The Pensions Regulator (TPR) has told ITV and four connected firms that they must deliver a future funding plan for the Box Clever Group Pension Scheme within six months.
The broadcaster and regulator have been mired in legal action for eight years over ITV's responsibilities to the scheme, with the Upper Tribunal and Court of Appeal both agreeing with TPR's case. The Supreme Court last month also dismissed an application to appeal.
The scheme has a £115m actuarial deficit and around 2,800 members and has been in Pension Protection Fund (PPF) assessment since 2014 while ITV and TPR wrangled over complex legal debates.
The dispute arises from the creation of Box Clever, a TV rental company formed in 2000 as a joint venture between Granada, now ITV, and Thorn, now Carmelite. However, the company collapsed in 2003, and TPR issued a financial support direction (FSD) against ITV.
The courts heard significant debate about whether such a move could be made retrospectively, given that all events relating to the creation and collapse of Box Clever preceded the creation of TPR and the FSD powers. Arguments were also considered relating to reasonableness and the exact corporate structure and power arrangements within Box Clever.
However, last year the Court of Appeal said ITV's arguments were "without substance" and TPR has now demanded a plan of action by September. The FSD approach does not allow the regulator to dictate the exact funding plans of ITV for the scheme, but the watchdog must approve those which are submitted.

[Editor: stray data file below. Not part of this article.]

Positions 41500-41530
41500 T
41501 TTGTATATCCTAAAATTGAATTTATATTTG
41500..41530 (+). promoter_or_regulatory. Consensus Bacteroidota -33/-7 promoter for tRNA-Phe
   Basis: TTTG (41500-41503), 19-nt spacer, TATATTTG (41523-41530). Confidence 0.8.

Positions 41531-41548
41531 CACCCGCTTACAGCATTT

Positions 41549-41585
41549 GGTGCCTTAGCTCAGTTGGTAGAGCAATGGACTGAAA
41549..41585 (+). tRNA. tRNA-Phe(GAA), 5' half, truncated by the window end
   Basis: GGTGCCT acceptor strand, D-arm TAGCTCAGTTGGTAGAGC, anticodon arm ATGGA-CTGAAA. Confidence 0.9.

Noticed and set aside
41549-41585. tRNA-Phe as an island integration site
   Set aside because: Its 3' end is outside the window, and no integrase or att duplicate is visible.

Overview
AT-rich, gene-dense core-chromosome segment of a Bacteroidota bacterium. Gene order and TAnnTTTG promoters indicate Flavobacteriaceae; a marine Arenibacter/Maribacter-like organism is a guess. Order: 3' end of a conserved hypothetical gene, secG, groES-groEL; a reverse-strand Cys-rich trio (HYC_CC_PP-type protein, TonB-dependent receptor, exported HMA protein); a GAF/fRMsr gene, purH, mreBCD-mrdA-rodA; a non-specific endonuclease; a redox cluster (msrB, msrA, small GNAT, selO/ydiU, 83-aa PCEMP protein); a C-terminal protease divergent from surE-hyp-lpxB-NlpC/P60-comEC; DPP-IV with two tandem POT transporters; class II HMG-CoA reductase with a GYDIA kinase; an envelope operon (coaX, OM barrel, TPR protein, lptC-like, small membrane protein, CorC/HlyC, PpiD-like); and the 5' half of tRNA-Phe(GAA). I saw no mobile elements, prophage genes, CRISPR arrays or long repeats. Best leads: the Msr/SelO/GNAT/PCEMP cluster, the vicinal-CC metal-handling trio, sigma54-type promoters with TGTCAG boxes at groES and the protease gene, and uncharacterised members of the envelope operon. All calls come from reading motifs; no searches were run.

TPR director of enforcement Erica Carroll said: "In a bid to avoid responsibility for the Box Clever scheme, ITV has used every possible legal challenge to fight against our actions to safeguard the retirements of thousands of members."
While the case was referred to the Upper Tribunal in 2012, it was drawn out by a series of appeals from ITV over TPR's submission of additional evidence in late 2013. The substantive hearings finally began in 2018.
Carroll continued: "Now they have exhausted the legal process, we look forward to receiving a credible plan to support the scheme and its members. ITV could have resolved this matter years ago and we hope they will now want to seek a swift resolution and provide closure to the scheme's 2,800 members."
ITV's shares had fallen 12% by 3pm on 17 March as a result of the cancellation of the Euro 2020 tournament due to coronavirus fears. The six-month deadline is set by TPR's Determinations Panel but ITV and the other targets are able to request an extension, which could be needed during the current market climate. Any request would be considered by TPR.
An ITV spokesman said: "ITV notes the Supreme Court's decision and looks forward to meeting TPR to take the matter forward."
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